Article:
For Northern States or Countries.

This may sound like the stupidest question ever, but I have lived in the South my whole life. I’ve only seen snow one time (this year).

When it did snow - we lost elecricity because the power lines couldn’t take the weigt of the snow, every store closed because people couldn’t drive in it, the pipes froze and if you dont want them to bust you have to leave the water running all night.

Do ya’ll just have stonger power lines and water pipes? Or do you loose electricity a lot? Do ya’ll have to leave the water running every night because it’s so cold?

Again, this probley sounds really stupid - but I’ve never left the South.

Answer #1

I’ve lived in Michigan and Texas. In Michigan everything was geared for winter weather. Most drivers had all-season tires and there was enough snowplows and salt trucks to keep the roads passable. In Texas such weather is rare so we are less able to deal with it.

Answer #2

I live in california and it snows about once a year here… last december we got about 21 inches and the schools were closed, stores were closed and roads were blocked off. My road was blocked so I couldn’t go to work. We didn’t have any problems with the pipes or electricity though..

Answer #3

yes , here in the north, the question isn’t “if its going to get cold this year”- it is “when”

it happens every year, we know it is going to snow (well most years anyway), and we know it is going to get cold- so pretty much everything here is weather proof.

we do have people however that have their heat fail, and their pipes do freeze- just comes with the territory. and on occasion if an ice storm does hit- we do lose power sometimes- but it doesn’t happen all that often. I would say we have more power outtages from thunderstorms than we do from winter conditions.

like the HEAT down there- we kind have gotten used to the COLD up here, and have learned to live with it.

Answer #4

When I lived in Portland, they were much the same way, mandy. Growing up in PA, we were used to the fact that every couple of weeks, we would get a few inches of snow that would make the roads impassible, but the county was very well prepared with salt, plows, cinder, and the like. We were almost guaranteed to lose power and heat at least a few times during the winter, so we had plenty of kerosene on hand. Power was never out very long and the roads were almost always cleared a few hours into the day.

Portland, however, got so little snow that even two inches of snow would paralyze the city for days. They had two snowplows to cover the city and no salt, so you basically just had to wait for the stuff to melt.

It’s snowing right now in New York, but no one slows down for anything so piddly as snow around here.

Answer #5

It’s not a stupid question, I live in England and have never been up north, no where near. I’m younger, but England’s smaller and it’s easier to get up north.

Answer #6

Same here in Montana, as in Michigan…we’re prepared for winter snow. Also, in the south, it is “warm snow”…compared to the snow up here…warm snow is very heavy and it puts too much weight on the lines…here the snow is very light and fluffy, even when there’s 3 feet of it…That’s not to say, when the weather warms, that fluffy stuff starts pulling down trees and power lines…and then there are outages…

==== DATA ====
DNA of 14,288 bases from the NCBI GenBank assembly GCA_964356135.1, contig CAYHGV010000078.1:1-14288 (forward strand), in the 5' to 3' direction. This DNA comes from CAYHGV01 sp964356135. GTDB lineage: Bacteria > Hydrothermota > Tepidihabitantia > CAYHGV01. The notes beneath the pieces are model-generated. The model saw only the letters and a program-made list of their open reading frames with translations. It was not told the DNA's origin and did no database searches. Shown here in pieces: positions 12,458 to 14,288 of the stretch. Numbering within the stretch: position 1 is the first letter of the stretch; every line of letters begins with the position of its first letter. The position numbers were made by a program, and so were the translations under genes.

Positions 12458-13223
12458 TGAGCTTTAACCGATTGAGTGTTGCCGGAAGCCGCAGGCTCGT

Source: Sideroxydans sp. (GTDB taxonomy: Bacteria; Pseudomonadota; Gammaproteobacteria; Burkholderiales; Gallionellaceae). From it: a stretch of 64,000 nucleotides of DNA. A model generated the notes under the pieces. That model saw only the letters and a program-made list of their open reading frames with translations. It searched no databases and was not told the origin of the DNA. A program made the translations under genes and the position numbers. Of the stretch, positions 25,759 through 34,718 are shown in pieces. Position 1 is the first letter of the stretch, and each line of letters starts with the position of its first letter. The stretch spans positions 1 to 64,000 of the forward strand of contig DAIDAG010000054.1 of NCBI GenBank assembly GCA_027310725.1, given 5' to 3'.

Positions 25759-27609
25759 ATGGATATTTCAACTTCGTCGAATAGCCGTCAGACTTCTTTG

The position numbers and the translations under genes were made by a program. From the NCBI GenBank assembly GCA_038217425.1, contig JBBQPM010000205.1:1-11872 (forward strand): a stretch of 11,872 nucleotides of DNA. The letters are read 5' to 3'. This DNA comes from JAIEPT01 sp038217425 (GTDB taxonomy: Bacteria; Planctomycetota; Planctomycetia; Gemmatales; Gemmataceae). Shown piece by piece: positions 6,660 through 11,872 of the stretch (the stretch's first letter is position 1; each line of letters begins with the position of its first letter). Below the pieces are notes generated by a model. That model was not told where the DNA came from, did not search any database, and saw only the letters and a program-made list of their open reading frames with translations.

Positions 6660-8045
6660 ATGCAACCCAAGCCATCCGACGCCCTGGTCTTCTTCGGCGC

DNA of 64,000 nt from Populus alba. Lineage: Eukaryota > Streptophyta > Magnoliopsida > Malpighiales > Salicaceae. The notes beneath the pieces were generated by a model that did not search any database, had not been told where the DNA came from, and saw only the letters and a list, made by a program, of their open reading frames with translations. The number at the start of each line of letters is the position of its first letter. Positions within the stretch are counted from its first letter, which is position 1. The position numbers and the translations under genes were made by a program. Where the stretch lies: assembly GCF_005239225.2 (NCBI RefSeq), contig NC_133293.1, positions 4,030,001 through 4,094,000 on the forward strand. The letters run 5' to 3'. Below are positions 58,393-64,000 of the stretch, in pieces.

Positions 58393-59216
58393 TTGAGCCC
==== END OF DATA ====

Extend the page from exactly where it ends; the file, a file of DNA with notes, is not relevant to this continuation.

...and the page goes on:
Answer #7

I live in New Hampshire (Hickshire) and we probably do have stronger powerlines. 2WD is almost UNHEARD of up here, as we have 3 seasons: Mud Season, Tourist Season, and Hunting Season. Pipes don’t freeze if you prepare them right, and we do lose power for at least once a day. You say you’ve never left the south? I’ve only been as far down as Connecticut (once) and I’ve NEVER in my whole life been to Vermont or even left New England!

Answer #8

Of course that’s not a stupid question! Because yes, life is very different when you live in an area that gets lots of snow and cold. Norway, for instance. Or the Himalayas in Nepal. I’ve frozen in both places.

Seriously, though, the main point is that people are used to the cold, harsh weather, and everything is geared to meet it. Homes are well-insulated (Norway has very strict building codes, in the Himalayas, it’s a question of living inside several surrounding walls of thck stone, with an outer courtyard as well). Pipes likewise. And people too - you get used to dressing for the cold - the ‘layered look’ is never out of fashion. (As I write this,up in the mountains of Cyprus, I’m seated at the laptop with a sleeping bag up to my waist - toasty warm!)

Yes, the electricity sometimes goes (well, in most places where I lived in the Himalayas there never was any to begin with) and so you get used to that too - I always know exactly where the candles and matches are. A lot of homes in Norway have fireplaces as well. Cabins in the mountains are very popular, and there you heat with wood (woodstoves and fireplaces)… and light with candles and oil lamps.

But basically, society is prepared. Cars all have winter tires, buses and trucks have chains. Snowplows are called out right away, and work all night if necessary. I can’t ever, ever recall that school was called out because of snowfall in Norway.

Answer #9

I live in Canada. This year has been the worst that I can remember for snowfall. And it has been extra cold. We have not lost electricity once, and the pipes are ok, but not running all night. Poeple here still can’t seem to remember how to drive after the first big storm of the year. School is cancelled maybe once every 2 or 3 weeks because it is not safe for the busses to drive. But for the most part, we are just used to it, so the infrastructure is prepared to handle it. I know the power lines are reinforced. I don’t know about the pipes.

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